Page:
Nutrient Neutrality Policy Update in the Wake of Levelling Up Bill Amendments

The issue of nutrient neutrality and its impacts on housing delivery have been at the forefront of planning policy discussions in recent months.  Nutrient neutrality refers to the principle that any increase in nitrogen or phosphate entering the water environment from new housing or other developments must be balanced by an equivalent reduction elsewhere. This helps to mitigate damage to important habitats from excessive nutrients.

However, implementing nutrient neutrality through mitigation measures has caused delays to large housing projects in many areas of England.  There were concerns this could severely hamper efforts to boost housing supply, as outlined in the government’s Levelling Up agenda.

The UK government therefore proposed amendments to the Levelling Up and Regeneration Bill (LURB) that sought to provide developers with more certainty on nutrient neutrality. However, these amendments failed to gain sufficient support in the House of Lords.

In response, the Department for Levelling Up, Housing and Communities (DLUHC) issued an updated statement on September 20th. The update confirmed that nutrient neutrality, the delays it is causing to housing delivery, and the wider need to restore our waterways remains a government priority.

Significantly, the update emphasises a new duty for water companies to upgrade designated wastewater treatment plants by 2030.  Developers and local authorities will also be required to consider these upgrades as certain when conducting habitat regulations assessments for new housing proposals.

The new duty on water companies to upgrade wastewater treatment works is aimed at directly addressing the root cause of nutrient neutrality issues that have slowed housing development.

By discharging excess nutrients like nitrogen and phosphates, outdated sewage treatment infrastructure has contributed to the degradation of natural habitats protected under the Habitats Directive. This in turn triggered the need for individual development projects to demonstrate nutrient neutrality through mitigation measures.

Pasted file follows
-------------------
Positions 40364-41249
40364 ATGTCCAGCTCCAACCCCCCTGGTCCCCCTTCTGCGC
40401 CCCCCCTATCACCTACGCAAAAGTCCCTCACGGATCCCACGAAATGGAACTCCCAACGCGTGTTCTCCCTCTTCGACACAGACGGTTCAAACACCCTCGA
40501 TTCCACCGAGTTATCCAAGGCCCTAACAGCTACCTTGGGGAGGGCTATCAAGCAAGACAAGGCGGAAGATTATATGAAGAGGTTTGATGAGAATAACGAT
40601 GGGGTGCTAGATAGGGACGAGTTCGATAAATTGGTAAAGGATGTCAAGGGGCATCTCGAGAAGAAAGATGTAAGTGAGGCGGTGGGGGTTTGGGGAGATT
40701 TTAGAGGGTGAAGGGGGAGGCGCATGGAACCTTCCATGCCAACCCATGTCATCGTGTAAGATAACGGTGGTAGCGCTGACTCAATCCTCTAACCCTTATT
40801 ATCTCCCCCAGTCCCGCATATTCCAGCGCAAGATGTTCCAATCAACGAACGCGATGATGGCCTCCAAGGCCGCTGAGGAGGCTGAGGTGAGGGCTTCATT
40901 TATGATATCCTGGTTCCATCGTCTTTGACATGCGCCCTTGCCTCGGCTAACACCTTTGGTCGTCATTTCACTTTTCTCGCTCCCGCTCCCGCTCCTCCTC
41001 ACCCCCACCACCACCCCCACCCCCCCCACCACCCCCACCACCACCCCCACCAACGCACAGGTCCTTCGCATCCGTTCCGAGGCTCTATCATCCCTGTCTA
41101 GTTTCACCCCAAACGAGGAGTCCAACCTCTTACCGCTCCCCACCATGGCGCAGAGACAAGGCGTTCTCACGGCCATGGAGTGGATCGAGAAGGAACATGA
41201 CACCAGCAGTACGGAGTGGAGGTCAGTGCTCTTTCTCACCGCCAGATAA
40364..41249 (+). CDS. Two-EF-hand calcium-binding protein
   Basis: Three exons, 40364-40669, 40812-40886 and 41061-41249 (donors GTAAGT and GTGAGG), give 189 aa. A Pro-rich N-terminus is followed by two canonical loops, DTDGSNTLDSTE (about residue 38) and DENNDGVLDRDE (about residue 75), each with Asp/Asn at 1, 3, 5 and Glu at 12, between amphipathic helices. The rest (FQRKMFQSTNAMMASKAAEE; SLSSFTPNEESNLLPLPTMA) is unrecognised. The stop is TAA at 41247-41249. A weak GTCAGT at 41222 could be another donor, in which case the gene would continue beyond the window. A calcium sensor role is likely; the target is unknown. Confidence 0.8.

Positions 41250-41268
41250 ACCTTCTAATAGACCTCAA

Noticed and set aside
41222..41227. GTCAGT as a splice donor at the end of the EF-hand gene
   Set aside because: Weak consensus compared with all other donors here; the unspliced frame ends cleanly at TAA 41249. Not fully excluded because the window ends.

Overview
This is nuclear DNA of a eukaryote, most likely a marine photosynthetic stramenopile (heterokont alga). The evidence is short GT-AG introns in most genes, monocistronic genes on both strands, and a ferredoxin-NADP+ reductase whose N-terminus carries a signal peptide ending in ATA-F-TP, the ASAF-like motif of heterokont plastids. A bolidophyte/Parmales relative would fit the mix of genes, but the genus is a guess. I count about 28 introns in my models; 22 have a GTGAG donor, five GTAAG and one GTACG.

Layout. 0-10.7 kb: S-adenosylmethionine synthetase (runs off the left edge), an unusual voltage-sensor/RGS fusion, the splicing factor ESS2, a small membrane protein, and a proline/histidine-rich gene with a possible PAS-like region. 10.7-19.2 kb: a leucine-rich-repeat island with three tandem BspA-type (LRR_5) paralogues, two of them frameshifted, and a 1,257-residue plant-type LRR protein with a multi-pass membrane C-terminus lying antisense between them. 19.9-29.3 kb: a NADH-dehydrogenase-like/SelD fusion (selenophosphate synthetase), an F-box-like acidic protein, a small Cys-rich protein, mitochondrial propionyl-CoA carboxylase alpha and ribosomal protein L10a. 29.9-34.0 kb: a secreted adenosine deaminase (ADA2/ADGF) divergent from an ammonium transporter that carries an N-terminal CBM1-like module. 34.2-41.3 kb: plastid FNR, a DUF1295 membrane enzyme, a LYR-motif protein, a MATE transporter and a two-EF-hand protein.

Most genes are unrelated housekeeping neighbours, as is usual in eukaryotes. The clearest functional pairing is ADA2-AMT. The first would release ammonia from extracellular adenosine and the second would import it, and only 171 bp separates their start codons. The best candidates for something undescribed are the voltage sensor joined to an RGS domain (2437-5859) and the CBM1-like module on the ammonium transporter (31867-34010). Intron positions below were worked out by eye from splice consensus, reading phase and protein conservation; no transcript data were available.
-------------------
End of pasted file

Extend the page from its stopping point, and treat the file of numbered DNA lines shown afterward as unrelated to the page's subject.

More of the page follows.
The upgrades of wastewater treatment works are intended to address nutrient neutrality issues by:

  • Modernised treatment facilities will have enhanced nutrient removal technologies, able to filter out higher levels of nitrogen and phosphorus from outgoing effluent water before discharge into rivers, lakes, etc. This directly lowers the nutrient load contributions from a major source.
  • Rather than focusing mitigation efforts project-by-project, which has led to inefficiencies and legal disputes, upgrading core infrastructure takes a preventative approach to nutrient management at the catchment scale.
  • With nutrient loads decreasing area-wide over time as upgrades are completed, individual developments will face lower requirements to demonstrate reductions elsewhere to achieve neutrality.  Some mitigation steps may no longer be necessary.
  • A designated, mandatory program of wastewater facility upgrades provides certainty for planners and developers.  Knowing future nutrient reductions are guaranteed helps speed up approval processes that currently languish due to uncertainty.
  • Local authorities will have to consider only a site’s residual nutrient impact after accounting for programmed sewage upgrades, streamlining assessments.
  • The 2030 deadline encourages timely action but gives flexibility to strategize upgrades where impacts are greatest, ensuring the most functionally impaired treatment works are prioritised.
  • Ongoing reductions in nutrients entering the natural environment should lead to long-term water quality improvements beyond just facilitating new housing growth.

This allows developers and local authorities to rely on the anticipated improvements to wastewater treatment when assessing proposed housing sites under habitat regulations. Knowing nearby wastewater works will soon discharge at a reduced nutrient load helps satisfy nutrient neutrality concerns in a planned, area-wide manner.

Additionally, the statement noted a list of treatment works scheduled for upgrades will be published within three months of the LURB receiving Royal Assent. The government is aiming to pass the bill before the King’s Speech on the 7 November, providing clarity on infrastructure changes that could help overcome barriers to development from nutrient neutrality compliance.

In summary, while recent amendments did not pass, this policy update outlines the government’s continued prioritisation of both environmental protection and housing goals through upcoming provisions in the finalised Levelling Up Bill.

Related Content

We’ve covered Nutrient Neutrality in a few articles in the last 18month, The Basics of Nutrient Neutrality, and as we’re based in the North East Nitrates & Nutrient Neutrality: Teesmouth & Cleveland Coast Special Protection Area / Ramsar.

We’ve put together various documents which developers need to be aware of:

Neutrient neutraility update Oct 23